How many litter boxes for 2 cats



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How many litter boxes for 2 cats?

I live in a 1 bedroom apartment with a livingroom, bathroom and kitchen. There is a small fenced in yard but the house is located near a main road, so there is a lot of traffic noise. I have a 4 year old and a 16 month old female cat. They both love to play and I think they're pretty well behaved, but when they have accidents (which happens often), I'm at a loss for how to best clean them up. I have a litter box in the bathroom and a litter tray in the kitchen but their fur gets everywhere, so I'm thinking about getting a second litter box in the living room and getting them to use the one in the kitchen. Would I be doing them any favors by doing this? I've seen people with a couple of cats who live in the same space and use one or two litter boxes in the living room. Thanks for the advice.

I would not recommend putting the litter boxes in a place they are close to traffic and/or where they could be easily tripped over. The litter box must be a minimum of 16"x16"x16" and placed on a non-slip, anti-tip mat (available at pet shops). It needs to be close enough to the door to be accessible, but also must be out of the way of foot traffic. If your cats will have access to the kitchen or a living room, I would suggest putting the litter boxes there. I would also recommend using litter that is a high-clumping product, so that you have to do very little to clean the litter boxes. A large, deep litter box filled with a high-clumping litter will only need to be cleaned out about once every 6 weeks to 1 month. I usually find that the easiest way to empty the boxes is to place them over the bathtub and let the clumping litter pour into the tub. When the litter has all been removed from the tub, take the litter outside and flush it down the toilet or into the sewer. If you would like more information on litter box hygiene, I would recommend that you read my litter box maintenance article here:

I can't stress the importance of the litter box being kept dry. The litter needs to be moist, but it also needs to be dry. If the litter is damp, it will start to attract bugs and the litter will start to smell. A good way to keep the litter dry is to place the litter box outside where it can collect some of the rain, but then to turn on the faucet so that the water runs out of the box, thus keeping the litter damp. Another important reason to keep the litter dry is that it keeps the feces from sticking to the box. If the feces become dry and sticky, it can form into small balls and become difficult to remove. If the feces become dry, the box is not an effective way to trap them.

I would not recommend putting the litter boxes in a place they are close to traffic and/or where they could be easily tripped over. The litter box must be a minimum of 16"x16"x16" and placed on a non-slip, anti-tip mat (available at pet shops). It needs to be close enough to the door to be accessible, but also must be out of the way of foot traffic. If your cats will have access to the kitchen or a living room, I would suggest putting the litter boxes there. I would also recommend using litter that is a high-clumping product, so that you have to do very little to clean the litter boxes. A large, deep litter box filled with a high-clumping litter will only need to be cleaned out about once every 6 weeks to 1 month. I usually find that the easiest way to empty the boxes is to place them over the bathtub and let the clumping litter pour into the tub. When the litter has all been removed from the tub, take the litter outside and flush it down the toilet or into the sewer. If you would like more information on litter box hygiene, I would recommend that you read my litter box maintenance article here:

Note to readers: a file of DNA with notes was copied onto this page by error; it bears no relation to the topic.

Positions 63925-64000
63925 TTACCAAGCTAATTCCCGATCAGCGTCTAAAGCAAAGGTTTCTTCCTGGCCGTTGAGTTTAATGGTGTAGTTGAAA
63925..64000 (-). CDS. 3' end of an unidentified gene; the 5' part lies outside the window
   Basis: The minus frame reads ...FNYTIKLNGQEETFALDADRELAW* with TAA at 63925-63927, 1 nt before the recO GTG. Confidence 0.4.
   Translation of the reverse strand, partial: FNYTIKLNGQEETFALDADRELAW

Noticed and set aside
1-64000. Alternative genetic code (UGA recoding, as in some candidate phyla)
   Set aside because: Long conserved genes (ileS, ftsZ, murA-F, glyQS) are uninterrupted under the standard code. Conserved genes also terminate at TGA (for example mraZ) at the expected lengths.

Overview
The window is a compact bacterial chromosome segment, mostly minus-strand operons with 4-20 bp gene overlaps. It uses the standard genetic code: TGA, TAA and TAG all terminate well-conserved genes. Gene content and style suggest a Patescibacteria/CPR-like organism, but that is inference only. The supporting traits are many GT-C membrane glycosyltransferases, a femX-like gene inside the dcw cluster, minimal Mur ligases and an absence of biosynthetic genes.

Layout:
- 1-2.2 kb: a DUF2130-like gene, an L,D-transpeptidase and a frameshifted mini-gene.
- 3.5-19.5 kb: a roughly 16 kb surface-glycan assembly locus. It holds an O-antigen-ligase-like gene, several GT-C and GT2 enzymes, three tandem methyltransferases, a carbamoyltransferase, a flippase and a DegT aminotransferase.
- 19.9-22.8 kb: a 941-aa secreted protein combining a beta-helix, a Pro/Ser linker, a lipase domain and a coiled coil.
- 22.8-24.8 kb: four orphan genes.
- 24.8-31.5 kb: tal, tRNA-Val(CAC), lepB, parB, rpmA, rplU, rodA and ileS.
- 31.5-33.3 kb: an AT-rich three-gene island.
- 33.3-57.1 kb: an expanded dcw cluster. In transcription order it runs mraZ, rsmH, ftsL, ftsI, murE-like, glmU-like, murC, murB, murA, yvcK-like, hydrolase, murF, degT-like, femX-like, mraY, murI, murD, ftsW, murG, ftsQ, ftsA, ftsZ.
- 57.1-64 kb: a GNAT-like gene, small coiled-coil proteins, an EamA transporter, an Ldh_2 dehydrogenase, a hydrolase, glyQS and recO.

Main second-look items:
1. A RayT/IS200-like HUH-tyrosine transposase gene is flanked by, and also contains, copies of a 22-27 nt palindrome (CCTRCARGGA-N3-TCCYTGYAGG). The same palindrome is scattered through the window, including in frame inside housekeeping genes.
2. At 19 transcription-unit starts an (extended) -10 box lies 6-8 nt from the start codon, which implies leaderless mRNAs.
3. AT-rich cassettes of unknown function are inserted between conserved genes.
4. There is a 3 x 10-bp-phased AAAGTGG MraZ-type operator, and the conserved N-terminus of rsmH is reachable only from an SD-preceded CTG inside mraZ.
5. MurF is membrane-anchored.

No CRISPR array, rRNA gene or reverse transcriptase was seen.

The only advice I would give is to be sure that the litter box is a dry box. I used to have cats that would use my bathroom for litter boxes because they liked to be near a bathroom and I didn't want the urine smell. The litter box in the bathroom had a lid on it, but because it was a plastic box and the cats liked to scratch around on the lid, it would get wet if it rained outside. So I would clean it out every day and put the box in a dry place, like my bathroom closet, for the rest of the week. The litter box in the bathroom also took up a lot of space that could be used by a cat. If you use a litter box in your bathroom, I recommend that you use a cardboard box with a lid so the cat can scratch and keep the box dry.

I have a 2 year old male cat that I rescued about a year ago. We have a small fenced in yard with a door that leads to our apartment. He has never been outside since being rescued so he has no idea how it is to be outside. He loves to come in the bathroom and sit in the tub when I shower, and when I'm not looking he is jumping on the toilet. I'm considering buying a small litter box that can sit on the floor, and would be placed near his litter box in the bathroom. Would this be a good idea, or am I being selfish? He has never pooped in a litter box before, and the bathroom has a high-clumping litter and a toilet bowl that has a special cleaner that removes any hair, etc. I'm worried about him not wanting to use it. I also have a 16 month old female cat and she uses the litter box in the kitchen. If I go down to the bathroom and use the toilet, will she use the bathroom too? I don't have a problem with this, and I want to avoid it because it's the main bathroom. I'd like to have a litter box in the living room, and in the bathroom.

I have a 2 year old male cat



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